Manor Field Surgery Blog 10 Dizziness (three-part series) 

The most significant, particularly for older people (the definition of older is anyone who is older than you) when the effects of ageing can impair balance, coordination, and reflexes. 

Thursday morning. Not another blog about advance care planning!

If this narrative has held together, my point is, we can offer just as good, if not better care, treatment and support for particularly older people in their own homes than is available through high-tech medical interventions.

Anticoagulation and possible head injuries in care home residents

Consequently, significant numbers of very frail and older people are transferred to local Emergency Departments following either trivial head injuries or when a head injury is only suspected but not witnessed.

G. falls over and possibly bangs his head

He was treated with antibiotics and returned to the care home 48 hours later. During his stay he fell twice on the ward; there was an incident with a member of staff which led to him receiving intramuscular Lorazepam.

Doctoring, fast and slow.

In life, there are those who work and act quickly; my mum would say, ‘chick-chak’ which I think is a derivation of Hebrew meaning, ‘promptly, without messing about,’ and, those who tend to dilly-dally.

To stop, or not: that is the question.

A new class of drugs, originally called ‘novel anticoagulants’ (NOACs) and now, that they aren’t that new, ‘direct oral anticoagulants’ aka ‘DOACs’ have overwhelmed the marketplace

Today there was a thing about falls.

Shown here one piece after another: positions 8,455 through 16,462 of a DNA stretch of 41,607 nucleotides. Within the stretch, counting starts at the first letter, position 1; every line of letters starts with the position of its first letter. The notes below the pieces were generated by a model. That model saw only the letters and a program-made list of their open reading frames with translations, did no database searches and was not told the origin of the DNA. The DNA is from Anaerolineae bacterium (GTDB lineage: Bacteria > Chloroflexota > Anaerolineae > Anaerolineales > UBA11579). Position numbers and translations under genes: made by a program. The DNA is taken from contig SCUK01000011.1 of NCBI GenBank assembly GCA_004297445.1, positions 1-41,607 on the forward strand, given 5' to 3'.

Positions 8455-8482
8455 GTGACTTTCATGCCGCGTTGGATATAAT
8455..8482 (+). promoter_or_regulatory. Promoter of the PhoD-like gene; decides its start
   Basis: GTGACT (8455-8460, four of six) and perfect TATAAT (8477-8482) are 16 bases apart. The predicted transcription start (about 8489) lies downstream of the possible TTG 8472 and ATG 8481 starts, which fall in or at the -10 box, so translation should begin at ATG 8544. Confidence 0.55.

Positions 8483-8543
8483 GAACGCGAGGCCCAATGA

Old man. In his nineties, he fell. He fell again after arriving in hospital. What to do with him? He wants to go home; we risk and capacity assess. Determine what is right, good or not and let things happen. We tried to get him home. I can tell you something; he’ll fall again. WeContinue reading “Today there was a thing about falls.”

Falls (Swiss cheese and serious harm)

I wonder What is the rule for hospital Inpatient falls.   I mean, There must be some Golden Rule That you can Work-out.   How many minor falls For every bad fall.   Bad being Broken hip, Brain bleed Death.   Interesting ratio to calculate.   ‘How many patients have fallen in your hospital inContinue reading “Falls (Swiss cheese and serious harm)”

Medically fit – today and tomorrow (3)

You hear this term all the time nowadays, at least, if you work in an NHS hospital, are an inpatient or carer or relative of someone who is occupying a hospital bed. Most often… Are they medically fit? When will they be medically fit? If they are medically fit, have you done the take-home medicines?Continue reading “Medically fit – today and tomorrow (3)”

Night at the hospital

There is an assumption that when the lights go down and the night-staff appear on the scene that things become quiet and still – a little like a scene from Bambi.

1328 and some

‘Did my dad die because someone didn’t follow policy, didn’t pay attention or, was the outcome inevitable?’ ‘Might my mum have survived the operation if she had a different surgeon or she was at a different hospital?’

Medicines, etc.

Nevertheless, within the dark underbelly of medicine, where geriatricians live, there are some quite stunning effects often, from stopping and sometimes starting medicines.

The Interceptors

The point, as is often the case, is my aversion to patients. Or rather, the existential construct that relates to the ‘patient state’ = they who suffer; with the principal goal of my life being to obviate suffering, my objective is to really stop people turning into patients.

And that is the role of the interceptors.

Patients in pyjamas

Patients in pyjamas – it might sound a little flippant, but I think this is something that is very important. I cannot comment on the behaviours of other patients outside of the UK – we, in Britain, approach hospital attire in a special way; pyjamas. I don’t know when pyjamas began in hospital – whether backContinue reading “Patients in pyjamas”

Falling over & knots

I hate it when one of my patients falls over on the ward. Each time this happens, I feel as if I, somehow have personally failed to keep them safe, safe, when they are unwell and at their most vulnerable. It is true, that people falling in hospital is complex, it is equally true thatContinue reading “Falling over & knots”